by Ian Glynn, 456 pp, with 76 illus, $35, ISBN 0-19-513696-9, New York, NY, Oxford University Press, 1999.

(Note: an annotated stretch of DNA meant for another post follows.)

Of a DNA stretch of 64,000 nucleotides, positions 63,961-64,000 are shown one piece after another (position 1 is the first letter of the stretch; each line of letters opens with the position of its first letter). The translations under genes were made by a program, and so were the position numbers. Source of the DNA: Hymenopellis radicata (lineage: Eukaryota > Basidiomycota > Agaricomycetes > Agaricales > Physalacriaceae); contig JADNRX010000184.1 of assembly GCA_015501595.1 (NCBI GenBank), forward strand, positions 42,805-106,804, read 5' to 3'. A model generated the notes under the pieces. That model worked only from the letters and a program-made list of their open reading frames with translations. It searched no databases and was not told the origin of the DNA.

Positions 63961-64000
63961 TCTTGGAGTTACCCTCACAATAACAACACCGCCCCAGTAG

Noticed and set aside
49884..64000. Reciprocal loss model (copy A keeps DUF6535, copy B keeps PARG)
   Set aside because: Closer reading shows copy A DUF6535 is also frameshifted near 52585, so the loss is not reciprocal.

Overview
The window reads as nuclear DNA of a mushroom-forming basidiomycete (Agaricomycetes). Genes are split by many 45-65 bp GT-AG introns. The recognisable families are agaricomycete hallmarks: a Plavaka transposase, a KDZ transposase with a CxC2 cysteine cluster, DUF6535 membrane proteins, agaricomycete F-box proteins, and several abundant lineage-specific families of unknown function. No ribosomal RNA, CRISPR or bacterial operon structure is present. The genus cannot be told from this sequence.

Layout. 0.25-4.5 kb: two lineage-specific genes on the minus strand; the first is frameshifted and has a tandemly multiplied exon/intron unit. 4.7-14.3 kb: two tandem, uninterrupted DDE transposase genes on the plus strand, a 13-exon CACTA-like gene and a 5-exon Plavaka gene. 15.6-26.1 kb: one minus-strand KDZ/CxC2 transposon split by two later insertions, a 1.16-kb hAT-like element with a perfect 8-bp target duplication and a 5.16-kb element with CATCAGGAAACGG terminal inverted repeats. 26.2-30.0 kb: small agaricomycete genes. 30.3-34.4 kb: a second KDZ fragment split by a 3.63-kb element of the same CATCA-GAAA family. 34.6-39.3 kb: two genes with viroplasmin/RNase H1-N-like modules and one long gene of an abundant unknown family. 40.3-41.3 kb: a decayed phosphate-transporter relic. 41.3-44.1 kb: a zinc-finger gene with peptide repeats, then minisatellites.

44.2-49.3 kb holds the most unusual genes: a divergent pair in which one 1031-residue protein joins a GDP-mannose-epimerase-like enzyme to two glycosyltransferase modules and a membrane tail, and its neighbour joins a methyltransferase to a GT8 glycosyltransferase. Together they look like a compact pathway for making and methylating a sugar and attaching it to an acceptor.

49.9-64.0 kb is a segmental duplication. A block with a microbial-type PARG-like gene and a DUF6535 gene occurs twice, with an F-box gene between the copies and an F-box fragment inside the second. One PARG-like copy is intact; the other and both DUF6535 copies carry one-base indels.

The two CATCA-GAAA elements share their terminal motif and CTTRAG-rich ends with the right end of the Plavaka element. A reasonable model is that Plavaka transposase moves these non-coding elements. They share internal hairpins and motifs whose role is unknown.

The title of this book may give an impression that Glynn has provided yet another take (ie, a theory) on the biological basis of the mind and consciousness (cf, Antonio Damasio, The Feeling of What Happens: Body and Emotion in the Making of Consciousness, New York, NY, Harcourt Brace & Co, 1999). However, this is not the case. Glynn's intention was actually to summarize and put together a large body of knowledge on the workings of the mind in a simple, cohesive, and understandable manner. Furthermore, Glynn portrays the current state of the knowledge, then identifies the gaps in the current knowledge, and sometimes he goes on and injects his own opinion about how to go about filling the gap. He begins with explaining the nerve messages—how nerve cells allow the brain to see, taste, and smell—and goes on to explain how the interaction of nerve cells in our brains enables language, memory, and emotions to occur, and how this gives rise to the ability to analyze situations, make decisions, and associate past events. Glynn even goes on to address the work on parallel processing in computers and its applications to understanding the workings of the human brain. Thus, the book accomplishes effectively the primary objective set forth at the outset, namely, to integrate an array of disciplines, including physiology, neurology, psychology, anthropology, linguistics, and philosophy, in order to explain the workings of the brain and unlock the machinery of the mind. In this sense, the title of the book is quite apt.
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